How about a free press necessary to inform the people of what their government is doing? Caesar on the press: going down! Caesar has also stated his intent to be a dictator, though only on day one. Since Caesar has said these and many other odious things are the things he would do if elected, we should evaluate them as though true.

It is a problem to vote for Caesar given these statements and others if you ever swore an oath to uphold the Constitution, to defend it against all enemies foreign or domestic, like everyone in the military, the police, attorneys or government employment have done. Because of that oath, one has a duty to oppose those who seek to subvert the Constitution, like freedom of speech, or the press, or unequal protection of the law among other things. Such an oath limits one’s right to otherwise vote for Caesar.

Before, in America, it was claimed, “A man’s oath is his bond.” Today, many seem willing to absolve “oath breakers.” Of course, with that baby, out goes the bathwater of all contracts, all social commitments. The metastasis of a cancer of bond breaking has, in the history of humanity, often had disastrous consequences. Like the Israeli’s warned by Samuel, we are not immune to the dissolution of the tendons holding our culture together.

So, I conclude only those who never swore an oath to the Constitution can vote “in good conscience” for Caesar. Only those who have no deceased or wounded ancestor who fought to defend the Republic may vote for Caesar. Only those who have never pledged allegiance, or celebrated July 4, or claimed to follow the God of the Bible, may vote for Caesar. Only those with no mother or sister or daughter may vote for Caesar.

This seems to whittle down the numbers able to conscientiously vote for Caesar somewhat. Of course, none of the above is new, and such warnings have failed in the past, despite the lessons of our ancestors, our institutions, our vaunted claims to being a “nation of law, not men,” a nation of liberty under laws. In the end I can only quote Judge Learned Hand to close, from his speech, “The Spirit of Liberty” at “I Am an American Day” ceremony, Central Park, New York City (21 May 1944):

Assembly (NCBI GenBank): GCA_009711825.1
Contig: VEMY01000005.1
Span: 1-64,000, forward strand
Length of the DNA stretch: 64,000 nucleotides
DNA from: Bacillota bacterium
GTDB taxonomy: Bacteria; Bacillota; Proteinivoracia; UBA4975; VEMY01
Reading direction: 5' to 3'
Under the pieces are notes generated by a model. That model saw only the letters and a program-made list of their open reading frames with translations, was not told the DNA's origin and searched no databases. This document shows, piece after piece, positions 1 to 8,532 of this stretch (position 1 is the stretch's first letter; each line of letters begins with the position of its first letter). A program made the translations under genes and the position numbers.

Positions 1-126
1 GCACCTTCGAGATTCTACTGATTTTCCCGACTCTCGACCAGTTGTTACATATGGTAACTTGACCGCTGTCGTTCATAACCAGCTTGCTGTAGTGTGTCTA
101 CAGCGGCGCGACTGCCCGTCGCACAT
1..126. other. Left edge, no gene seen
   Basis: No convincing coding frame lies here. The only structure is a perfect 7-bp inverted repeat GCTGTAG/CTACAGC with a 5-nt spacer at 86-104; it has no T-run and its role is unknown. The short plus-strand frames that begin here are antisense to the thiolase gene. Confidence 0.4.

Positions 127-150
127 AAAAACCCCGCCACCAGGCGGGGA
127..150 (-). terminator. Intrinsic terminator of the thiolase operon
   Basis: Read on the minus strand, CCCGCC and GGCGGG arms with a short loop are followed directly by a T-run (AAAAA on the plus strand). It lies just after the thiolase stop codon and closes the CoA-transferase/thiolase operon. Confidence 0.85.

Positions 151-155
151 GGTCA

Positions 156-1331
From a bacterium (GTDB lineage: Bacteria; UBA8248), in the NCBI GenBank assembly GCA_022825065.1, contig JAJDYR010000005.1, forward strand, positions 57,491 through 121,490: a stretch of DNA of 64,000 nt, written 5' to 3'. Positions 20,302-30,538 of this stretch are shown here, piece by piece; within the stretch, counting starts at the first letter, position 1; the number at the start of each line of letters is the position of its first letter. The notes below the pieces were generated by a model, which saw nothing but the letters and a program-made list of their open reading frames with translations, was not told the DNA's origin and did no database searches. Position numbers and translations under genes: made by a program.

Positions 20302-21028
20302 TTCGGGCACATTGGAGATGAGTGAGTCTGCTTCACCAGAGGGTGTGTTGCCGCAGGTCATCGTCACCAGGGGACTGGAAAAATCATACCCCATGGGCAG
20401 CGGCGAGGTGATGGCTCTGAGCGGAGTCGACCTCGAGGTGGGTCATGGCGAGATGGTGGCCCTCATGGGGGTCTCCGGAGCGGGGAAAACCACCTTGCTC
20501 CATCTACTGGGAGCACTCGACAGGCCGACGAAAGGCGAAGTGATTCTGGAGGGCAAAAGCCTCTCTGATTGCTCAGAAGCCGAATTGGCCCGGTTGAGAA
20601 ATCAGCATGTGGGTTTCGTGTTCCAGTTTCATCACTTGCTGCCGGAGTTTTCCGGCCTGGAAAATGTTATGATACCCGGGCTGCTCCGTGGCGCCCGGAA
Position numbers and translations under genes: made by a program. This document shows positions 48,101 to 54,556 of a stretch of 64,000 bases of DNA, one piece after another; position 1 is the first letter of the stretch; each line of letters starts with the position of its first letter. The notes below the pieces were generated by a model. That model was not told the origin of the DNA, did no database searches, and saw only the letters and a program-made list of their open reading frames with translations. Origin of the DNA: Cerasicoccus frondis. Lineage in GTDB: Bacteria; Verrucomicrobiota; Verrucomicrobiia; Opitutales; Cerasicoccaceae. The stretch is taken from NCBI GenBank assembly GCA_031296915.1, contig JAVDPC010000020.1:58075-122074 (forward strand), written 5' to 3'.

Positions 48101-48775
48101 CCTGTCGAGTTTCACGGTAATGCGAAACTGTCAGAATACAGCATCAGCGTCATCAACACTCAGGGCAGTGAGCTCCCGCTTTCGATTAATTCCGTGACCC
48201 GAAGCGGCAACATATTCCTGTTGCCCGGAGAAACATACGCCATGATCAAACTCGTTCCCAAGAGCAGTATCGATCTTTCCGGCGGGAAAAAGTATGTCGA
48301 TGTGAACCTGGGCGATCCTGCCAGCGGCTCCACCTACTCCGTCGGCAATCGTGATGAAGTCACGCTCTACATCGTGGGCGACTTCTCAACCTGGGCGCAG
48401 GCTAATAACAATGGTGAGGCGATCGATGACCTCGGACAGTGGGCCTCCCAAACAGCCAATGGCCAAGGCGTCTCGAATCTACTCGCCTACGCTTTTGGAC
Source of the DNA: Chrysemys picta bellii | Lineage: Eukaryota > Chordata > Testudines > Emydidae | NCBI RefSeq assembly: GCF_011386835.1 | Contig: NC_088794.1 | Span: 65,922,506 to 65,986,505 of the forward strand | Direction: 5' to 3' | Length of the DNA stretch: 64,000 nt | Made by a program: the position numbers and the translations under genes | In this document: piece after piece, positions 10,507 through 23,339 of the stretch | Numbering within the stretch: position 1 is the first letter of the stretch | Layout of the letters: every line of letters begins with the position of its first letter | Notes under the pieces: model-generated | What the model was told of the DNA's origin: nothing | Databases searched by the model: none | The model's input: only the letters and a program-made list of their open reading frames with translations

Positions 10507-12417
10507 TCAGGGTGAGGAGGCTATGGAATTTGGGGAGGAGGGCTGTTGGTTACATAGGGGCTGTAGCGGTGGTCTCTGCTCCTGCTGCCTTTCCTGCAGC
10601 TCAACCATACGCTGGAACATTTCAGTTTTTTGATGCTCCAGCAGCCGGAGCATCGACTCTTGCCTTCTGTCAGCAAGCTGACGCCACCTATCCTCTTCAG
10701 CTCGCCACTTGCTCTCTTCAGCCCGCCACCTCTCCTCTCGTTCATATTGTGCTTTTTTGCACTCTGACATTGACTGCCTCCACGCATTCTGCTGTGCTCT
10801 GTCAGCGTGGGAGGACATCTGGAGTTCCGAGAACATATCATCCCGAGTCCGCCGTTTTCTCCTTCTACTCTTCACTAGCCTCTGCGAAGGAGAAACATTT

“Liberty lies in the hearts of men and women; when it dies there, no constitution, no law, no court can save it; no constitution, no law, no court can even do much to help it… What is this liberty that must lie in the hearts of men and women? It is not the ruthless, the unbridled will; it is not the freedom to do as one likes. That is the denial of liberty and leads straight to its overthrow. A society in which men recognize no check on their freedom soon becomes a society where freedom is the possession of only a savage few — as we have learned to our sorrow.

“What then is the spirit of liberty? I cannot define it; I can only tell you my own faith. The spirit of liberty is the spirit which is not too sure that it is right; the spirit of liberty is the spirit which seeks to understand the minds of other men and women; the spirit of liberty is the spirit which weighs their interests alongside its own without bias; the spirit of liberty remembers that not even a sparrow falls to earth unheeded; the spirit of liberty is the spirit of Him who, near two thousand years ago, taught mankind that lesson it has never learned, but has never quite forgotten; that there may be a kingdom where the least shall be heard and considered side by side with the greatest.”

Learned Hand notes the “spirit of Him” in support of this concept of liberty under law. I wrote a draft of this commentary for Christmas 2023, closing with: I wish you all a hallowed Christmas 2023, where, perhaps, enough sincerely search their hearts while honoring His birth, and realize they ought not vote for Caesar. Neither the current “wanna be” Caesar, nor any of his like to come.

Such Caesars are always too sure that they are right. Too sure they should be king and the people their subjects. Samuel’s warnings, God’s own warnings, and the lessons of history are cautionary and instruct one to vote for the Republic and not to vote for Caesar.

Kary Love is a Michigan attorney.